Things can get complicated quickly. The business does not have to be a huge enterprise. It can be someone running an Etsy account. There are intricacies in terms of shutting things down, paying taxes and managing assets so they can be sold, for example.
A sole proprietorship may not need a complex will, but it still needs guidance. With a corporation of any size, typically we recommend having a separate will for the shares of that corporation. When there is more than one person in the corporation, it is important to have a shareholders’ agreement, and to ensure that the will corresponds with it. For example, if in your will you bequeath your share of the business to your children, but the shareholders’ agreement restricts that, then litigation could be needed to sort things out.
It is so important not just to get your wishes expressed in a will, but to talk about them. Have those conversations with your family and business partners. If you find out that your partners don’t want your children to be involved in the business, that will necessitate a different approach. You will also need to have discussions around having appropriate life insurance in place, what are the buyout mechanisms in place, and how your children are being protected to ensure the true value of the company is being passed on to them.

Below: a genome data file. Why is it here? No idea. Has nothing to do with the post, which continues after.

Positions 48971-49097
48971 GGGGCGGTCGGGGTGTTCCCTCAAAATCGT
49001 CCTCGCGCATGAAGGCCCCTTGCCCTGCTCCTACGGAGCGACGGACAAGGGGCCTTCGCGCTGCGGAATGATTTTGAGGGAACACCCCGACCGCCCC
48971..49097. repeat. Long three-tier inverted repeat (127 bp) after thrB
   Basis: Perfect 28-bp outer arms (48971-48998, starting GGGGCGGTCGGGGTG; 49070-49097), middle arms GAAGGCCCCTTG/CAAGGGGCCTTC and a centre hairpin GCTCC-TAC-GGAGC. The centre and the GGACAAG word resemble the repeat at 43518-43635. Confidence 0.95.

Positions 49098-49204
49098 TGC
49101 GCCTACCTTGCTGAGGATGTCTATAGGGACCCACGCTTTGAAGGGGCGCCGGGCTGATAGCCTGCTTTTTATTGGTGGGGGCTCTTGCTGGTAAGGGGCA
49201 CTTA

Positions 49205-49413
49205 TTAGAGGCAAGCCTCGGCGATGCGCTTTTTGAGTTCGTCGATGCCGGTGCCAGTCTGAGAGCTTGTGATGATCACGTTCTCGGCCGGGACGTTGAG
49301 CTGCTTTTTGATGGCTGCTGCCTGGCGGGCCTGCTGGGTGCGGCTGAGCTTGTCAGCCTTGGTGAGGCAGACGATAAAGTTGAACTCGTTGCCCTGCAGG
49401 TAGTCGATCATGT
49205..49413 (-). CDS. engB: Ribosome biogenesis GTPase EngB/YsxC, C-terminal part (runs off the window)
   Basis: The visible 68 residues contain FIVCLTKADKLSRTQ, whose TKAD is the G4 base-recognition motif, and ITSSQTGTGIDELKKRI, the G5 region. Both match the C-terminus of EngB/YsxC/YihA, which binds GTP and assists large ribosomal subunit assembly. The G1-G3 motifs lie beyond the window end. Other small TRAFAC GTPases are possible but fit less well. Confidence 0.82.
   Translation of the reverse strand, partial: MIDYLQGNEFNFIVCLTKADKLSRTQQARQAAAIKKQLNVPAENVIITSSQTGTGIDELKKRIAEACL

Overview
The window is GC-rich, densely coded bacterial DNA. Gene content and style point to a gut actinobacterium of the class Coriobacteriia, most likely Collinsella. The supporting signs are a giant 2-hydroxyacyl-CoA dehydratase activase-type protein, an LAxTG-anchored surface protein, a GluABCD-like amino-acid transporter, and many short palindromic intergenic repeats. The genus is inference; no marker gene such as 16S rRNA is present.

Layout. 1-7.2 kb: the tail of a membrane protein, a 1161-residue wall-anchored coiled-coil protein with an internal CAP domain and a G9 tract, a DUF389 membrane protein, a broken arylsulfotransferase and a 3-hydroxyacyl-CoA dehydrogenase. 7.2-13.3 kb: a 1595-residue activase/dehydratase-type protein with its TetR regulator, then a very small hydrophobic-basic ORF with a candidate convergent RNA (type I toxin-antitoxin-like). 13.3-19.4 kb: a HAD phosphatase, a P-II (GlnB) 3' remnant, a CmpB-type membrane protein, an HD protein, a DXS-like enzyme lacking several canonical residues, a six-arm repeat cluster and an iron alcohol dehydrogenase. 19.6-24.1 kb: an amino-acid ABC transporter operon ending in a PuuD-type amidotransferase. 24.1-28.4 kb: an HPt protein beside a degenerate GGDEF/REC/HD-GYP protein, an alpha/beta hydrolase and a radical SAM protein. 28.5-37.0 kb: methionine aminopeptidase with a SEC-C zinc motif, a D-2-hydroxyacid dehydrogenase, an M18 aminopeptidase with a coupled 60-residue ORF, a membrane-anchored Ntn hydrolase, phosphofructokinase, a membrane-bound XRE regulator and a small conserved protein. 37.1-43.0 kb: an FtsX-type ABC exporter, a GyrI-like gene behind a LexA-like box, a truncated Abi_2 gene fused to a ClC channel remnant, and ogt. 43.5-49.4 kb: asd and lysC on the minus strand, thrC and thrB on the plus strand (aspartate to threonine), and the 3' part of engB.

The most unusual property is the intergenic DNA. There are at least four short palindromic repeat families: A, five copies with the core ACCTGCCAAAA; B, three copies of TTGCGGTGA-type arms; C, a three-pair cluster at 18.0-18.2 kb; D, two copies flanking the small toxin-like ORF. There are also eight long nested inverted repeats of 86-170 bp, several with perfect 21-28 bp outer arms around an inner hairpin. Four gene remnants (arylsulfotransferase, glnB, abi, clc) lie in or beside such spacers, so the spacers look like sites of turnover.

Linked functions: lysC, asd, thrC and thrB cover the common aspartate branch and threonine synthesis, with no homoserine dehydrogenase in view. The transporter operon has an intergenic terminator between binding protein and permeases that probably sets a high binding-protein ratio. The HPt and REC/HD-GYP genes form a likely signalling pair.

You have to ensure that all parties understand what your intentions are.
Exactly. You have to let your partners in on the big picture, and the small details, of what is going on. You have to be willing to have those conversations.
Another situation we see is with blended families – families in which divorced people are remarrying, bringing children with them into the marriage, and perhaps having new children. What are some of the considerations there?
Many people will leave everything to their spouse. Then, when the surviving spouse dies, everything goes to the kids. But in a blended family situation, that can get tricky. Not because there is a reason to distrust the surviving spouse, but because it creates a fundamental issue in identifying which kids inherit the estate.
Everyone might be getting along and be on the same page, but if everything goes to the surviving spouse, and then that spouse dies without a will, or the will is deemed invalid for some reason or can’t hold up in court – all of a sudden everything may go to the kids of the surviving spouse only. The children of the passed spouse may be inadvertently cut out.
It is also true that sometimes, when the surviving spouse updates the will after the death of the first, they make a mistake, and that leads to painful litigation just to understand who is supposed to get what.